The international orders shifted from a model dominated by European great powers, Japan, and the United States before the First World War to the bipolar system during the Cold War then the US-centered system in 1990 . At the beginning of 20th century, the great powers in Europe including Austria, France, Britain, Germany, Russia, Italy together with Japan in Asia and the United States in North America created a system in which they competed and restrained with each other to make sure that no country could become too strong relative to the others. According to Mearsheimer “No amount of cooperation can eliminate the dominating logic of security competition.” The First World War, unsurprisingly, challenged this model, but it still survived until the next World War. The Second World War started with the clash of two great power alliances, the axis powers of Germany, Ita...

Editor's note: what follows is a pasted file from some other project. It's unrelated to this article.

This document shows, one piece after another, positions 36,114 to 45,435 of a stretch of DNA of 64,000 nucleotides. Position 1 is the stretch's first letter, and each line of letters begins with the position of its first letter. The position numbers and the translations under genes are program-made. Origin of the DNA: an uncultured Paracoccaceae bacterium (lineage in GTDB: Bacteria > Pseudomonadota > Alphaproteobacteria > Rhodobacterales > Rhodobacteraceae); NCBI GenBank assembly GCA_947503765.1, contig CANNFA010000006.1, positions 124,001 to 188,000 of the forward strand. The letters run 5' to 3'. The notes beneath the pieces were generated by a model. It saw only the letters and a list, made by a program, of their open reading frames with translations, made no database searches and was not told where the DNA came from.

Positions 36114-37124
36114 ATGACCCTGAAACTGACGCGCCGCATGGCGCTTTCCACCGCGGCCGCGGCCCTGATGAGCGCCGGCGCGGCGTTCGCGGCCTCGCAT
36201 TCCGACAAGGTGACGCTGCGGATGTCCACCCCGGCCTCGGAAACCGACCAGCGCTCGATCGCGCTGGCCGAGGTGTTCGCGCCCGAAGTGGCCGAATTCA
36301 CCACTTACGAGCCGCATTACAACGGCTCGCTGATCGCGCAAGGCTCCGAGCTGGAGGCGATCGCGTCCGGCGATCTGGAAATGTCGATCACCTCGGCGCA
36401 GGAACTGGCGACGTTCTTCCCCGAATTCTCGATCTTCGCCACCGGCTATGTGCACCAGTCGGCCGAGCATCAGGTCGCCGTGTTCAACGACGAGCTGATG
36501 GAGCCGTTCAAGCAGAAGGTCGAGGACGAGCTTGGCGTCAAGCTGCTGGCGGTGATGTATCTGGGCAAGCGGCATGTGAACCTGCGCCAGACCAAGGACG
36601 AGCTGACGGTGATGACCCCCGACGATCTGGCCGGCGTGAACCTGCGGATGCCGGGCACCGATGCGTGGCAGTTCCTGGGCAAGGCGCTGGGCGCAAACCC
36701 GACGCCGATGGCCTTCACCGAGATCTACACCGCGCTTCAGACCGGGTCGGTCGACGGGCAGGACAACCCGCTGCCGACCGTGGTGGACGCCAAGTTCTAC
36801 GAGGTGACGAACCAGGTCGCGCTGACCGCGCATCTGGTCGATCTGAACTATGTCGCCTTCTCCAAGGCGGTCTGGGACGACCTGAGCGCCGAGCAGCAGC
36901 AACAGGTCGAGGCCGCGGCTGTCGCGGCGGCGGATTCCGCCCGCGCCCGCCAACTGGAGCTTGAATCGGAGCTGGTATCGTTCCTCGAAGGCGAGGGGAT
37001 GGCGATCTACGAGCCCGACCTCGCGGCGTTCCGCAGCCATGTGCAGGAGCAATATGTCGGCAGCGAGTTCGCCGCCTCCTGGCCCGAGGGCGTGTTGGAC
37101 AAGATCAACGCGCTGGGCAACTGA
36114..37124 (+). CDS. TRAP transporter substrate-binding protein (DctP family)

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...ir chance to develop. That the reason why they wanted to be free to seek for their own national interests. Once a state is free, it can pursue its-own policy of economic development before building up military strength and state’s power based on economic power. This explanation can be applied for Britain when its people voted for leaving from the European Union.
To sum up, the international orders may change in different forms such as multipolar, bipolar, and unipolar according to the result of the competition between main actors or great powers. However, throughout history, the fundamental force driving this change is national self- interests. States will act to expand their power, fight to protect power, bind with other states, or separate from them according tothe real circumstances; however, the ultimate objective is always the same, the national self-interests.
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